San Pedro de Atacama is a touristy little town with some great opportunities for day trips. It’s a fun place to walk around and it caters to travelers. There are hippies selling jewelry everywhere, and we even had hamburgers from a food truck. The day trips are amazing, and include many options. We decided not to pay the tourist visa ($160 each!) to go to Bolivia, but I would love to go back and spend time there someday. Here are a few things we did that I would highly recommend:

Will couldn’t resist all of the digging in the sand.

Valle de la Luna – Valle de la Luna (Valley of the Moon) is an other-worldly place. The name is perfectly fitting since NASA actually tested a Mars Rover prototype here. We drove around the area with a group tour, visited some cool salt caves, and ended the tour with a rare beauty of a sunset. Oh, and the stars! Oh, the stars!

Salt cave!

Salar de Atacama – We took an all day tour that lead us around to several different places, including the Salar de Atacama, or salt flats. Unfortunately, we made the incorrect assumption (based on our Denver experiences with desert, altitude, and mosquitoes) that there wouldn’t be a huge bug issue and accidentally left a bathroom window open, prompting poor Will to wake up slapping mosquitoes. We got out he mosquito nets, but the damage was already done. Will woke up with a swollen face. The woman where we stayed swore there weren’t mosquitoes, but I think something must have been lost in translation. All that to say, it may not have been the best day for an ALL DAY tour, but it was still super gorgeous and we met some great people along the way. The landscapes where absolutely incredible, and the flamingos were everywhere! Plus, I got to see two runaway llamas come running back to a local shop when a woman shook a bag of potato chips at them, and they got into a spitting match over the crumbs. It still makes me giggle. Honestly, that little scene was worth the fees by itself.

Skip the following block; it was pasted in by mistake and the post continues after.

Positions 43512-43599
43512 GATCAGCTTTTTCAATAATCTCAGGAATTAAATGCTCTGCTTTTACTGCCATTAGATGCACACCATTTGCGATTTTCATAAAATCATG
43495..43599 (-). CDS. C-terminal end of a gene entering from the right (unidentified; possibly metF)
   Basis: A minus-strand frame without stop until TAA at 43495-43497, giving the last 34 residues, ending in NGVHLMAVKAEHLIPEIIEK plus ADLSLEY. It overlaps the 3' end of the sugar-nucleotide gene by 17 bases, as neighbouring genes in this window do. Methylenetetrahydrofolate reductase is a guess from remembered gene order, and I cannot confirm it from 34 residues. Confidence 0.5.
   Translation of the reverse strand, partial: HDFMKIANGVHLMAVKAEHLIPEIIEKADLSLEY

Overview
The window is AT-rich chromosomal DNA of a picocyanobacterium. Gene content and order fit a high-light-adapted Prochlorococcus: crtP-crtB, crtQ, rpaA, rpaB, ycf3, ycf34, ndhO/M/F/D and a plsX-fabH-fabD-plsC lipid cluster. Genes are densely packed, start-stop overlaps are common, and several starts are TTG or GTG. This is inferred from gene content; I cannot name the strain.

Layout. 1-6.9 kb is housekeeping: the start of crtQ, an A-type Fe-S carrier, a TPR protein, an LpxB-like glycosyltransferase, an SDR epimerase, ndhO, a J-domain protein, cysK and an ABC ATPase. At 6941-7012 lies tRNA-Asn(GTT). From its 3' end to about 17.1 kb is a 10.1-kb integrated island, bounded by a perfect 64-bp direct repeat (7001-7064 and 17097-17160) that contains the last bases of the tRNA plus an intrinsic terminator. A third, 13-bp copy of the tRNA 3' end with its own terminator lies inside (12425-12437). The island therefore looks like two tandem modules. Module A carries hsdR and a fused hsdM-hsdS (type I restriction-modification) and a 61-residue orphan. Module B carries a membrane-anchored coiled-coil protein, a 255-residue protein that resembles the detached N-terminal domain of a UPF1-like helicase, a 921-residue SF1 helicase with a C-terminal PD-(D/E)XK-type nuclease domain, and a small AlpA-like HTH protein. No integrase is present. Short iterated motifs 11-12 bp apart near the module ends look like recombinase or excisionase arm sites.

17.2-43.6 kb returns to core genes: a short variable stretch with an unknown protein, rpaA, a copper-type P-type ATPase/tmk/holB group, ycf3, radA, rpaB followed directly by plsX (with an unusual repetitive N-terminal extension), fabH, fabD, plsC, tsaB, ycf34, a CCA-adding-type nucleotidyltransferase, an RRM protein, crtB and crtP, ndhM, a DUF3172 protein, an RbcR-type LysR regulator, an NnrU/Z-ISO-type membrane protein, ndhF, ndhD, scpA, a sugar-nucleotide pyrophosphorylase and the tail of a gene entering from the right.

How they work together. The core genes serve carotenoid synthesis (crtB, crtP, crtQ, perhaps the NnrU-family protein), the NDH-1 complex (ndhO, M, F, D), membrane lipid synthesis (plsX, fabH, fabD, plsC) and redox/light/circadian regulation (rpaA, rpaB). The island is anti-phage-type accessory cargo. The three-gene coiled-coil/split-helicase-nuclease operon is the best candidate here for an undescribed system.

Salar de Atacama

Hot Springs – We love hot springs! The ones we visited here were really natural. Basically, it’s a gently running river with several pools to choose from. Although it was a bit crowded, we found a grassy nook where we made friends with a duck and some tiny fish. Jesse had a shoe stolen when a fancy tour group shoved everyone’s belongings to the side and his sandal got lost in someone else’s stuff… this was made worse by the fact that in order to get back to the bus, we had to trek up long, rocky path. Luckily, the facility gave him some hiking boots that someone else had left behind. If you go, there are places to lock up your things, so you might bring a lock. In fact, I’ve started carrying an extra luggage lock since this incident, and it’s come in handy several times.

Best buddies.

From the Atacama desert, we took a domestic flight to Calama to Santiago. We only stayed in Calama one night, and we hung out at the mall. I know what you’re thinking… sometimes we’re boring, and pizza at the mall is all exactly what we want to do. Although, I have to admit, it’s more fun in a new place.